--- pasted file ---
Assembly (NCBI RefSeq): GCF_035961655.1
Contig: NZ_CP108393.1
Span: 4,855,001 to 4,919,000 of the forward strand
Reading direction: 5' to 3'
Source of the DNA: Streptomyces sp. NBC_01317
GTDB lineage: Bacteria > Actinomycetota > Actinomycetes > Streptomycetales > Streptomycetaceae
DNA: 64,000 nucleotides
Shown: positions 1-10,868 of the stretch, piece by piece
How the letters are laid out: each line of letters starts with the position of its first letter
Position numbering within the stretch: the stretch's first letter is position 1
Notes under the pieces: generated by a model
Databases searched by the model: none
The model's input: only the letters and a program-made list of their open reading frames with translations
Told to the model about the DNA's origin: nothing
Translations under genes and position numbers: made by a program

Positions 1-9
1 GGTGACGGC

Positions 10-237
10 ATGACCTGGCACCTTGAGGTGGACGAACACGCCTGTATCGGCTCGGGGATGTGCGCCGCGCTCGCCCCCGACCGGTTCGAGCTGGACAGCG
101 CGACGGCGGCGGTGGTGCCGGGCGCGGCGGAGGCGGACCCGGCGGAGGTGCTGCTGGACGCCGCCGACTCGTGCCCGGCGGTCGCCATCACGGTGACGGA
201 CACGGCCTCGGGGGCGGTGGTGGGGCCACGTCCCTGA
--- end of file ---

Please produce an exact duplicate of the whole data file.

Assembly (NCBI RefSeq): GCF_035961655.1
Contig: NZ_CP108393.1
Span: 4,855,001 to 4,919,000 of the forward strand
Reading direction: 5' to 3'
Source of the DNA: Streptomyces sp. NBC_01317
GTDB lineage: Bacteria > Actinomycetota > Actinomycetes > Streptomycetales > Streptomycetaceae
DNA: 64,000 nucleotides
Shown: positions 1-10,868 of the stretch, piece by piece
How the letters are laid out: each line of letters starts with the position of its first letter
Position numbering within the stretch: the stretch's first letter is position 1
Notes under the pieces: generated by a model
Databases searched by the model: none
The model's input: only the letters and a program-made list of their open reading frames with translations
Told to the model about the DNA's origin: nothing
Translations under genes and position numbers: made by a program

Positions 1-9
1 GGTGACGGC

Positions 10-237
10 ATGACCTGGCACCTTGAGGTGGACGAACACGCCTGTATCGGCTCGGGGATGTGCGCCGCGCTCGCCCCCGACCGGTTCGAGCTGGACAGCG
101 CGACGGCGGCGGTGGTGCCGGGCGCGGCGGAGGCGGACCCGGCGGAGGTGCTGCTGGACGCCGCCGACTCGTGCCCGGCGGTCGCCATCACGGTGACGGA
201 CACGGCCTCGGGGGCGGTGGTGGGGCCACGTCCCTGA